Thursday, August 27, 2015

Hugh Nibley on the Relativity of Scriptural Events

“The story of the Garden of Eden and the flood has always furnished unbelievers with the best ammunition against believers because they are the easiest to visualize, to popularize, and to satirize of any Bible accounts,” he said. But apparent strange and extravagant phenomena described in the scriptures are often correct descriptions of what would have appeared to a person in a particular situation such “as we have never been in.” 

“To describe what he sees to people who have never seen anything like it, the prophet must reach for metaphors and similes. They are reporting, as best they can, what they have seen from a vantage point on which we have never stood.”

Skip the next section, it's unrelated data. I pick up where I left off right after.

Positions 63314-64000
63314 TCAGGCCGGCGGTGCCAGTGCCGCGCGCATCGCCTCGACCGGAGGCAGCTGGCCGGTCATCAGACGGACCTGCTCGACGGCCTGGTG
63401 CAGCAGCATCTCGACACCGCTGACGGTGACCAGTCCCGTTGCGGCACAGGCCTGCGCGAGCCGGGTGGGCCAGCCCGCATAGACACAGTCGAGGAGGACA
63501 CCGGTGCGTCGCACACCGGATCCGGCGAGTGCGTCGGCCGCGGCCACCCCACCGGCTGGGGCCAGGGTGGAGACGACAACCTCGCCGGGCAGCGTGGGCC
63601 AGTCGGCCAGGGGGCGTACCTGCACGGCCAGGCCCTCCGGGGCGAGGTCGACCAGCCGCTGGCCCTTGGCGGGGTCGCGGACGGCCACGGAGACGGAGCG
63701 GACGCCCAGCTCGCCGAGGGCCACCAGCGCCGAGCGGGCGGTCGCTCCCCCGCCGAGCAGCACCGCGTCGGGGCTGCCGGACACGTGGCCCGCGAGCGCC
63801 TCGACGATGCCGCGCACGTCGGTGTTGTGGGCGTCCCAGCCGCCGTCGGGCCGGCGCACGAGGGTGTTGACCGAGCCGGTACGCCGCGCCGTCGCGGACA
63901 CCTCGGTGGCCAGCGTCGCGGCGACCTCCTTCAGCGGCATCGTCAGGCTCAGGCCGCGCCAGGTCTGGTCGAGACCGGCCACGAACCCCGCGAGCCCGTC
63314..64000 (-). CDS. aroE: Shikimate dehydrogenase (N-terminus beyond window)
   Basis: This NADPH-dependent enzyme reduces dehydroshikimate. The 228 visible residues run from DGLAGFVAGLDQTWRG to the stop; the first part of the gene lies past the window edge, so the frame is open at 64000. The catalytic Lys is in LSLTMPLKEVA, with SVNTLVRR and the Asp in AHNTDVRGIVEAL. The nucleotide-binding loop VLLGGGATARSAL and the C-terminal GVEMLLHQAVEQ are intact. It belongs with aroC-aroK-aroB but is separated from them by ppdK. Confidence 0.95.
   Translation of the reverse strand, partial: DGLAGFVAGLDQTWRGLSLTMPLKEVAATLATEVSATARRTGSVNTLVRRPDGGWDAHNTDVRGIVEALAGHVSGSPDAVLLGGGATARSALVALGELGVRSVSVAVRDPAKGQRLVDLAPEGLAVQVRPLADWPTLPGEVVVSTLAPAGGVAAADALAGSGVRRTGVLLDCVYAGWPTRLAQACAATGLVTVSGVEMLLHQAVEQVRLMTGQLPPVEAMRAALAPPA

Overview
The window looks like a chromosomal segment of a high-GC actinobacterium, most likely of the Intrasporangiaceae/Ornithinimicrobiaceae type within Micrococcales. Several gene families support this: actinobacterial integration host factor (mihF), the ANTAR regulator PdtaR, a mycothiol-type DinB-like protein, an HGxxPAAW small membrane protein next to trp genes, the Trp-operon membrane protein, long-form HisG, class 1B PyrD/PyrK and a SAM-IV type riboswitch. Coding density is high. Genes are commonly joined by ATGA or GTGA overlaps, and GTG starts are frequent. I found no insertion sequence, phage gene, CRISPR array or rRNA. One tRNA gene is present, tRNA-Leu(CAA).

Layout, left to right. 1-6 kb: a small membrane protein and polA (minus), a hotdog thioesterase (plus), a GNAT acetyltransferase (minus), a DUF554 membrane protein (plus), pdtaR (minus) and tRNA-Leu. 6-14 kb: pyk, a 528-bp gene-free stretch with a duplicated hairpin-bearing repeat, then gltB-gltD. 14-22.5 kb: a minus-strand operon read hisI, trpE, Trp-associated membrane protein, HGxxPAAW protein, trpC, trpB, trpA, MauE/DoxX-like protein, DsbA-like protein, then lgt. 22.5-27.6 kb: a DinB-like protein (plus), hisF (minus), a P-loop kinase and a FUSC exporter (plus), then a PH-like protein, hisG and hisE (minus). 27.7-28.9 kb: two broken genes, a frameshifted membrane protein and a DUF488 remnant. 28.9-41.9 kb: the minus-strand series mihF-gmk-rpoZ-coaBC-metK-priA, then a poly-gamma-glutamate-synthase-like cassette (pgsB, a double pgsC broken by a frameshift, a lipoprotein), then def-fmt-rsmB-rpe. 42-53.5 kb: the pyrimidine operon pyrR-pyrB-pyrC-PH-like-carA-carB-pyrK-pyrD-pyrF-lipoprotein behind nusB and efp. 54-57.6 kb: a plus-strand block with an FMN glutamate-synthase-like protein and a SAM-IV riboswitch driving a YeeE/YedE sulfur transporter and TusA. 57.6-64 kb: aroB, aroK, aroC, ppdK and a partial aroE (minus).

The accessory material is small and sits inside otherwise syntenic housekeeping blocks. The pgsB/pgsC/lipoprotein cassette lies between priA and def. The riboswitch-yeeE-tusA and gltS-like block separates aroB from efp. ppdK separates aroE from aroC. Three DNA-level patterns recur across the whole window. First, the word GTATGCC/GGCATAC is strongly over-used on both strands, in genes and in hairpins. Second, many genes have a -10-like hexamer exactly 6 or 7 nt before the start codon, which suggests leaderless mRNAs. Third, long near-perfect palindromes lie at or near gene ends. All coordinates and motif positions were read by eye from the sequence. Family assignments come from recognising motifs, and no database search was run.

“...So it was with Noah and the ark. The flood, as described, is what he saw of it. The anthropic cosmological principle specifies that what an observer is able to see of the universe actually makes a difference in the real nature of that universe. It makes the observer an indispensable part of the macrophysical world. Nowhere is the principle of relativity more clearly proclaimed than in the cosmology of the Books of Moses and Abraham.” 

Hugh Nibley, “Hugh Nibley and Kimball Hansen: Candidates for the “Search Society”,” Eloquent Witness: Nibley on Himself, Others, and the Temple, ed. Stephen D. Ricks, The Collected Works of Hugh Nibley, 19 Vols. (Salt Lake City: Deseret Book and Provo, UT: Foundation for Ancient Research and Mormon Studies, The Neal A. Maxwell Institute for Religious Scholarship, Brigham Young University, 2008), 19:78